November 11, 2020

How To market Live streaming events

Nick Schenck

The events industry has cratered in 2020. In response, a wave of events have migrated online, many for the first time. This includes concert live streams, webinars, virtual summits, online conferences, and more.

For many brands, staying in front of and connecting with new potential customers and die-hard fans is at the heart of their business. For these brands who have relied mostly on in-person activations, investing in online experiences is an opportunity to expand their reach, engage with their target audience in new ways, and extend the shelf-life of their events.

Programming aside, these are the most common marketing challenges that we see companies face when producing an event online:

Building Hype

Acquiring viewers/participants is challenging. Zoom fatigue is real. The No. 1 question people have before watching an online event is “Why should I care?” and it’s difficult to become relevant. There’s so much competition for attention, and companies with an “if I build it, they will come” mentality often fail.

Permanence And Reach

Poorly executed online events exist in a vacuum. There’s no buildup, and once the event is over, the whole production disappears into the ether. It’s hard to occupy mindshare this way. Without a plan for how to maximize the reach and engagement of the programming outside of the event itself, companies won’t realize the full value of their efforts.

Creating Multi-Dimensional Value

Particularly for events that depend on sponsorships – or events who aim to attract big-name speakers – it’s important to consider the overall footprint of the event. Isolating the impact to how many people attend the event is missing the big picture. It would be like valuing the NFL only on its ticket sales.

Using our owned-and-operated live streaming concert series, 3rd & Lamar’s Rooftop Live, we illustrate a few methods for marketing online events through their entire lifecycle.

The Buildup

Leading into an event, follow this checklist.

  1. Distribution
  2. Message
  3. Preparation


Chart how you will reach your intended audience to promote the event. Think beyond your owned media (website, email, social media) channels and consider other methods of distribution. This includes tapping your speakers’ networks, collaborating with companies who are attending or sponsoring the event, media outreach, and more.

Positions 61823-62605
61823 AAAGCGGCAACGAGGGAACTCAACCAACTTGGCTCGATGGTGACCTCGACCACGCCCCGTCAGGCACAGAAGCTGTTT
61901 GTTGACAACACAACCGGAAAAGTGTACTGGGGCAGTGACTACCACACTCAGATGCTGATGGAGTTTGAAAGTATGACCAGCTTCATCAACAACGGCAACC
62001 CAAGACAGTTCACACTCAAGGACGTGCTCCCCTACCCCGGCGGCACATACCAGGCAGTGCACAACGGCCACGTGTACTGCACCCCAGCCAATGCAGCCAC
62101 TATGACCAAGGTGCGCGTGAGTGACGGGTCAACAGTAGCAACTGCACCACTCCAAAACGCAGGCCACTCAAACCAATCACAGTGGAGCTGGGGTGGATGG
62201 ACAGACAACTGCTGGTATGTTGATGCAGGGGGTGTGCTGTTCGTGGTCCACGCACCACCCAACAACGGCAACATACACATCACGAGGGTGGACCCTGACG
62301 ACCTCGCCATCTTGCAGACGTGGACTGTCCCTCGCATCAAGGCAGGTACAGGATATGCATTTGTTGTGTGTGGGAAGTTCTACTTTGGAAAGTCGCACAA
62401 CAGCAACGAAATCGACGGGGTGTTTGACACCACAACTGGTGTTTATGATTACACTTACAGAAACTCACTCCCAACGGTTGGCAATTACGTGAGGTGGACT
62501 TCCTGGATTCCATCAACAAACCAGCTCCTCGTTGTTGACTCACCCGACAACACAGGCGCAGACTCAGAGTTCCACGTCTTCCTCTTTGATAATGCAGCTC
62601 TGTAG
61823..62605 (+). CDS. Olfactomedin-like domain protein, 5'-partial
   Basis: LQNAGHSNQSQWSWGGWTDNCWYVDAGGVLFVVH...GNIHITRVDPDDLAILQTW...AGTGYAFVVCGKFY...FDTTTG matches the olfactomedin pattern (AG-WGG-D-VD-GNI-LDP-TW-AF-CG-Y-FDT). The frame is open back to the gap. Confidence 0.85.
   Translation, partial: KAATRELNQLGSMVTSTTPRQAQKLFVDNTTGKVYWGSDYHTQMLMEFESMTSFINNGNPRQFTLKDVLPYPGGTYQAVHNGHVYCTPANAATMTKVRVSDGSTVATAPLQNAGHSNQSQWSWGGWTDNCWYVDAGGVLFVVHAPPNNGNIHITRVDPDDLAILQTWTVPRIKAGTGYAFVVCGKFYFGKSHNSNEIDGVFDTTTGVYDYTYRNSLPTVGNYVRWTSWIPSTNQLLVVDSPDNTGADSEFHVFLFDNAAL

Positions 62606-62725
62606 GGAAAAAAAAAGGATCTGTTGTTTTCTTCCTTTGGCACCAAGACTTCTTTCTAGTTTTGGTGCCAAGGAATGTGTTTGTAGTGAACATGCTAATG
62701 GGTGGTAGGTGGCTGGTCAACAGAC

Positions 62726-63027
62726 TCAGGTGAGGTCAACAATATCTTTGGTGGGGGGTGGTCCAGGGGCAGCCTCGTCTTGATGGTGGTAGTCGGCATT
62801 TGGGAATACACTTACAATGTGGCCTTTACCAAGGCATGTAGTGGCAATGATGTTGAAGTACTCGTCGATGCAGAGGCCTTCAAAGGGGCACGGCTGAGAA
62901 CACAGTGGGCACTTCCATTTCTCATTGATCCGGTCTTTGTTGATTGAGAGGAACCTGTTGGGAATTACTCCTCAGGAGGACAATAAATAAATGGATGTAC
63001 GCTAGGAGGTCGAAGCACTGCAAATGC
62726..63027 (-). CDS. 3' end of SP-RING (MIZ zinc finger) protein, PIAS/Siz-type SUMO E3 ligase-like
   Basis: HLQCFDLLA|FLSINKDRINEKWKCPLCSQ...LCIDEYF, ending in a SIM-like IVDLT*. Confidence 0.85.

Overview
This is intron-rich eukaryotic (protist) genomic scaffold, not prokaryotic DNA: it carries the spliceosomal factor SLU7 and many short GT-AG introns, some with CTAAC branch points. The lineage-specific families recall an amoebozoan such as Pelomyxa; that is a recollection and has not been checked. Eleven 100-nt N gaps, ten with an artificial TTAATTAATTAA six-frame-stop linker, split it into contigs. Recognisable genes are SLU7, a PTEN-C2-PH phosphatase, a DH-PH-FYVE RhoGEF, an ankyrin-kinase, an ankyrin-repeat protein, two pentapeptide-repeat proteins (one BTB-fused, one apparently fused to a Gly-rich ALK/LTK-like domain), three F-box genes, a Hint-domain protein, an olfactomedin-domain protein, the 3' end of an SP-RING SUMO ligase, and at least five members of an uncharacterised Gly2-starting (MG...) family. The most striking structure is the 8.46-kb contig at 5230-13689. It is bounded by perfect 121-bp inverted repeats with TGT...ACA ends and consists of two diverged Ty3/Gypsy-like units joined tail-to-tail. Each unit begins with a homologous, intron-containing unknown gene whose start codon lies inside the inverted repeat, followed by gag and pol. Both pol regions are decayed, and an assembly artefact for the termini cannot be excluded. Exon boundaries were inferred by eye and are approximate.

Showing > telling. If you’re promoting an event series, use video from a previous event to create a promo reel to whet people’s appetite for the next event. Produce content around the upcoming programming to pique your audience’s interest. For 3rd & Lamar’s Rooftop Live, we wrote articles on DOSSEY and Urban Heat leading up to the show.


Set in motion all of the content that you’ll need to maximize the live event and to build engagement for your programming.

For instance, Wing created PSD files so that they could quickly publish speaker quotes in real-time during their Remote Stack Summit, a virtual event on Zoom.

Austin Monthly hired us to produce their virtual concert series, Front Porch Sessions. To add to the production value, we produced commercials for the presenting sponsor, Still Austin, that appear before each show and also are used in Still’s marketing campaigns. See an example.


This is a good example of PR. KUTX radio station tweeted about our Rooftop Live before the show on Oct. 17.
It’s important to reach audiences outside of your network. In this example, 365 Things Austin promotes 3rd + Lamar’s Rooftop Live on their site.